- Chipotle is paying $240,000 to former employees who tried to form the chain’s first union.
- The restaurant violated labor laws when it closed the chain a month later, federal regulators found.
- The settlement is equivalent to the global revenue that Chipotle made in 15 minutes last year.
Chipotle has agreed to pay $240,000 to workers of a location it closed after workers there tried to form a union.
Chipotle agreed to the fine, which will be split among the former employees of the Augusta, Maine, location, a Chipotle spokesperson confirmed to Insider on Monday. The news was earlier reported by the Kennebec Journal of Augusta.
The employees filed a petition to form a union last June — the first time Chipotle employees had taken that step. The following month, Chipotle said it would close the location, citing problems recruiting enough employees to run the location, CNBC reported. According to the Kennebec Journal, the National Labor Relations Board later found that the closure violated labor laws.
The payment will be split among the former location’s employees, who will receive between $5,800 and $21,000 each based on their seniority, pay rate, and other factors, per the Journal.
According to the company’s latest earnings report, Chipotle’s revenue from food and beverage totaled $8.56 billion in 2022, or about $23,446,578 a day. The $240,000 fine is roughly 1% of Chipotle’s daily revenue. That math is based on Chipotle locations operating daily, and doesn’t include locations closed on major holidays.
Under the settlement, Chipotle will also offer the employees “preferential hiring” if they pursue jobs at the company’s other locations in Maine.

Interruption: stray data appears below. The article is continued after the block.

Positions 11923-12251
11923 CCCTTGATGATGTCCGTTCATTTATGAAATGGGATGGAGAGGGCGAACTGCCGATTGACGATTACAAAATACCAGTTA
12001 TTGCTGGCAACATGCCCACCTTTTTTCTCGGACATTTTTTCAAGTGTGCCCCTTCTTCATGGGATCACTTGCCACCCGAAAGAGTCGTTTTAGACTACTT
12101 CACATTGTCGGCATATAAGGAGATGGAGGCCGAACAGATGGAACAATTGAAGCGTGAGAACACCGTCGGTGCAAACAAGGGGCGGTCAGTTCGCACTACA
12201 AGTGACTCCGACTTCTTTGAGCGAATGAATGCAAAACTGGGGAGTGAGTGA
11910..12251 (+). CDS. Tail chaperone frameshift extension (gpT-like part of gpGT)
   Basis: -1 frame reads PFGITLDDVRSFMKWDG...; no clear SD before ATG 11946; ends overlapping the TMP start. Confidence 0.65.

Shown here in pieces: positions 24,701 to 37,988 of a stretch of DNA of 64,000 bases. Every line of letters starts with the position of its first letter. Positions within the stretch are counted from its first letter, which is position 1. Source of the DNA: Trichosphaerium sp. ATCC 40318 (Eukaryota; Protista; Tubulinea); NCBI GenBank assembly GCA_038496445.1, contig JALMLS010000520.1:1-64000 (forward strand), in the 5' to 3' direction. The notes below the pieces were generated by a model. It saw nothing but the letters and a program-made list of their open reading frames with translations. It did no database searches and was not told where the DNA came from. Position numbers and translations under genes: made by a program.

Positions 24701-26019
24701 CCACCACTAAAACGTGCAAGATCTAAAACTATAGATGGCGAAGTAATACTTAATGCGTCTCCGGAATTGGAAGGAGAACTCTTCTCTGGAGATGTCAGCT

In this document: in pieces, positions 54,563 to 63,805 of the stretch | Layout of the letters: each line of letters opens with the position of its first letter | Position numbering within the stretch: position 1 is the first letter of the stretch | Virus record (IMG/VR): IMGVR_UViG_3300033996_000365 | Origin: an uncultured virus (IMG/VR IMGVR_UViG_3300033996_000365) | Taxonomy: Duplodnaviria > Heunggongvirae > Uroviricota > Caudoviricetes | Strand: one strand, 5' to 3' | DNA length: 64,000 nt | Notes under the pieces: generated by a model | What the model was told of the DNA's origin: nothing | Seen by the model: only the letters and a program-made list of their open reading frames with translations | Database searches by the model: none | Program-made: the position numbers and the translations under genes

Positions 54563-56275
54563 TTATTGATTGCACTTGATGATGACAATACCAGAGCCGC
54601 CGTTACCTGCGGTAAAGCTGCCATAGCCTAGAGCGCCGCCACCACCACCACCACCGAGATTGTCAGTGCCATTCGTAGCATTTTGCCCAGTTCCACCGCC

The restaurant chain will also post notices in about 40 locations in Maine, Massachusetts, and New Hampshire stating that it will not close stores or discriminate against employees if they support a union, CNBC reported.
Laurie Schalow, Chief Corporate Affairs Officer at Chipotle, told Insider in a statement that the company agreed to the settlement “not because we did anything wrong, but because the time, energy, and cost to litigate would have far outweighed the settlement agreement.”
“We respect our employees’ rights to organize under the National Labor Relations Act and are committed to ensuring a fair and just work environment that provides opportunities to all,” Schalow said.
Chipotle United, which would have represented the employees if the union effort had gone forward, did not immediately respond to Insider’s request for comment on the settlement.
Employees at a Chipotle store in Lansing, Michigan, held an election and voted to unionize last summer, becoming the chain’s first location to organize a union successfully, CNBC reported at the time.
The unionization effort at Chipotle came as workers at Starbucks successfully organized unions at hundreds of that chain’s stores. Workers United represents employees at roughly 250 of its stores in the US. The coffee chain has also faced allegations of union-busting from the NLRB, and former CEO Howard Schultz said he doesn’t think unions have a role to play at the company.